Sinkholes as big as a skyscraper and as wide as a city street open up in the Arctic seafloor

Repeated surveys with MBARI’s mapping AUVs revealed dramatic changes to seafloor bathymetry from the Arctic shelf edge in the Canadian Beaufort Sea. This sinkhole developed in just nine years. (Image credit: Eve Lundsten © 2022 MBARI)

Giant "sinkholes" — one of which could devour an entire city block holding six-story buildings — are appearing along the Arctic seafloor, as submerged permafrost thaws and disturbs the area, scientists have discovered.

But even though human-caused climate change (opens in new tab) is increasing the average temperatures in the Arctic (opens in new tab), the thawing permafrost that's creating these sinkholes (opens in new tab) seems to have a different culprit — heated, slowly moving groundwater systems. 

The Arctic permafrost at the bottom of the Canadian Beaufort Sea has been submerged for about 12,000 years, since the end of the last ice age (opens in new tab), when meltwater from glaciers blanketed the region. Until now, the frozen seafloor had been hidden from scientists' peering eyes. This remote part of the Arctic has only recently become accessible to researchers on ships as climate change causes the sea ice to retreat, the researchers said. 

Mapping the seafloor

MBARI's mapping AUVs detailed the unusually rough seafloor terrain along the edge of the continental shelf in the Canadian Arctic. (Image credit: Roberto Gwiazda © 2017 MBARI)

With access to the area, the study researchers relied on both ship-based sonar and an autonomous underwater vehicle (AUV) to complete high-resolution bathymetric surveys of the Canadian Beaufort Sea. 

"We know that big changes are happening across the Arctic landscape, but this is the first time we've been able to deploy technology to see that changes are happening offshore too," Charlie Paull, a geologist at Monterey Bay Aquarium Research Institute (MBARI), said in a statement (opens in new tab). "While the underwater sinkholes we have discovered are the result of longer-term, glacial-interglacial climate cycles, we know the Arctic is warming faster than any region on Earth," added Paull, who co-led the research with Scott Dallimore from the Geological Survey of Canada and Natural Resources Canada, with an international team of researchers. 

Related: 'Last Ice Area' in the Arctic may not survive climate change (opens in new tab)

When the researchers first started undertaking seafloor surveys in the region in 2010, they focused on the shelf edge and slope in the Canadian Beaufort Sea. About 110 miles (180 kilometers) from the shore, they spotted a 59-mile-long (95 km) band of unusually rough terrain along the seafloor. That stretch of seafloor once marked the edge of the Pleistocene permafrost during the last ice age. The team wondered what was causing the rugged nature of the ocean bottom.

To understand how this roughness evolved over time and what might be causing it, the team conducted three more surveys, using AUVs in 2013 and 2017 and then ship sonar in 2019. These snapshots of the same areas over time showed the emergence of steep-sided and irregularly shaped depressions. The largest sinkhole-like crater is a whopping 738 feet (225 meters) long, 312 feet (95 m) wide and 92 feet (28 m) deep, the researchers said.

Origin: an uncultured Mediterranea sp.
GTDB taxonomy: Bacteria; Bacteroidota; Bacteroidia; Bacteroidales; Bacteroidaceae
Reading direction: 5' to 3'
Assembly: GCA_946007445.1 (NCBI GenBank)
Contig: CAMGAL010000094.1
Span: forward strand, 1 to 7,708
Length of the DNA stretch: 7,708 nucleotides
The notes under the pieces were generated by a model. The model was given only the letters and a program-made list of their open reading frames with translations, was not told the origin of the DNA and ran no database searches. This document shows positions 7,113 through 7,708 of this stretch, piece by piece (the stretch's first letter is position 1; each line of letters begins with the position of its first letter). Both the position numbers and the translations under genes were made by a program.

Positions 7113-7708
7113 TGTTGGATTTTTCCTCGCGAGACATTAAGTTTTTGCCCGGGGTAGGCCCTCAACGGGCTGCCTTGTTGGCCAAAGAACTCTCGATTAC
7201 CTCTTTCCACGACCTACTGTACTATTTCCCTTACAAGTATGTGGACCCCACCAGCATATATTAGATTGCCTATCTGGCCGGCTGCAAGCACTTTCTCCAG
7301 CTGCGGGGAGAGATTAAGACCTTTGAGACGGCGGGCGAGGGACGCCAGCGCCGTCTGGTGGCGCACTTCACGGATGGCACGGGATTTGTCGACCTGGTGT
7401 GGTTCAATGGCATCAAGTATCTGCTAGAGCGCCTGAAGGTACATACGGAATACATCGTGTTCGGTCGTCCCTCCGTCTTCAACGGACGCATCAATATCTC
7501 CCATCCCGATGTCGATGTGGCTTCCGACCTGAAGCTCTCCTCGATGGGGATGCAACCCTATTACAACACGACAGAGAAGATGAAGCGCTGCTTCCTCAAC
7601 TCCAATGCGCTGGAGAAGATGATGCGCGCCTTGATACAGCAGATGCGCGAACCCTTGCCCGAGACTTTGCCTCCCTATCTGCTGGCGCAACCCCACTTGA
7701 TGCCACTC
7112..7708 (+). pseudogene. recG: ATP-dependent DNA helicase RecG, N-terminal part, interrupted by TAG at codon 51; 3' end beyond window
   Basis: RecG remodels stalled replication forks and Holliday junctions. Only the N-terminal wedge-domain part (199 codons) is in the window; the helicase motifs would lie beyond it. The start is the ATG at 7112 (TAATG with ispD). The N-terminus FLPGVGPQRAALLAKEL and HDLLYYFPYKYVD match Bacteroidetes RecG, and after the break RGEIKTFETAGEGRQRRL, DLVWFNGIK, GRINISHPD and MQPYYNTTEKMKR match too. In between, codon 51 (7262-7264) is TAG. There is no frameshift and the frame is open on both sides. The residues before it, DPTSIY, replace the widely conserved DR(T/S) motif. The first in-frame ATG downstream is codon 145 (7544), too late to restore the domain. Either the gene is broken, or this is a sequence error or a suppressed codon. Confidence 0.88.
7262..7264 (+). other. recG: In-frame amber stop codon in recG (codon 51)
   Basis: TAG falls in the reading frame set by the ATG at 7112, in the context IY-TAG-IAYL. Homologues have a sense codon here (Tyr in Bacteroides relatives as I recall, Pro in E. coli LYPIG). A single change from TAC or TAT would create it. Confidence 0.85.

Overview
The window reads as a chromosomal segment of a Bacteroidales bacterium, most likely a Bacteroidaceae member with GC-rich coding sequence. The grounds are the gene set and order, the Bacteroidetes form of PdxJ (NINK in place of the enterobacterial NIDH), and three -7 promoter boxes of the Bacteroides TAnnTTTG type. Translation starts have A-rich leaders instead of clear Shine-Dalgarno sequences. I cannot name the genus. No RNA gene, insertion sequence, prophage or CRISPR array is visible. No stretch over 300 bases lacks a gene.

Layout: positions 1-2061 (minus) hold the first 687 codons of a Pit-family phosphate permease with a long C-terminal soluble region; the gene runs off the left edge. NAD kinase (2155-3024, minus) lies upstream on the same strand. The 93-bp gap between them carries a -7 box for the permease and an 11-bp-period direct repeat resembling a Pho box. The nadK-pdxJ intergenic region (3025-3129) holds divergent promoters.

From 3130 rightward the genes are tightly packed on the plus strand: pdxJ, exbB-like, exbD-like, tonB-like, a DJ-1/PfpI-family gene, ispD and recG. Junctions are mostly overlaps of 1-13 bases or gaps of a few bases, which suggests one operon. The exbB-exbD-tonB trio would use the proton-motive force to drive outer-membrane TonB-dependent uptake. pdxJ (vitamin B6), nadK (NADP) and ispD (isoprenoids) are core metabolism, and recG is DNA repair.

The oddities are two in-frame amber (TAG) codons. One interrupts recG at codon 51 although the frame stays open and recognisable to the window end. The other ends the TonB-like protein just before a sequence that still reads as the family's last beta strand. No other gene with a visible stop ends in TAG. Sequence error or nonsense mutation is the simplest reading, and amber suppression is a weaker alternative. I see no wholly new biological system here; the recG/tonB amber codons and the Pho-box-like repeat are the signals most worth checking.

Collapsing floor

Researchers plan to launch another expedition, this one onboard the Korean icebreaker Argon (shown here) for further research on the thawing permafrost under the Canadian Beaufort Sea. (Image credit: Roberto Gwiazda © 2017 MBARI)

Here's how the researchers propose the circular holes are forming: As gradual warming thaws the permafrost beneath the Arctic Shelf, an area that was once filled with a solid (frozen ground) becomes fluid. The surface material then collapses into that liquid-filled void; these seafloor collapses happen intermittently over time, the researchers said. 

Related: Why do ice ages happen? (opens in new tab)

In some areas, where the discharge of this warm groundwater is more limited, the seawater on the floor stays cold enough that any groundwater percolating up refreezes once it's reached near-surface sediments. That frozen sediment expands, heaving upward to form little conical mounds called pingos. These frozen mounds interrupted by the sinkholes are responsible for the unusual roughness that the researchers first spotted in their surveys.

The surveys also showed that the sinkholes are expanding over time. "The continued enlargement of some depressions observed over multiple surveys indicates that the development of these depressions is part of on-going processes," the researchers wrote in their research article published online March 14 in the journal Proceedings of the National Academy of Sciences (opens in new tab).

As for the cause, the researchers said that slow changes in climate related to the ending of the last ice age — which have been occurring for thousands of years — are the likely culprits that started the cycle. Once the submerged permafrost begins to melt, the heated groundwater from that melted permafrost inches upward along the bottom of the still-frozen permafrost, leading to more thawing of those sediments above. The process continues in this way to give birth to lots of divots.

Originally published on Live Science.

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Jeanna is the managing editor for LiveScience, a sister site to SPACE.com. Before becoming managing editor, Jeanna served as a reporter for LiveScience and SPACE.com for about three years. Previously she was an assistant editor at Science World magazine. Jeanna has an English degree from Salisbury University, a Master's degree in biogeochemistry and environmental sciences from the University of Maryland, and a science journalism degree from New York University. To find out what her latest project is, you can follow Jeanna on Google+.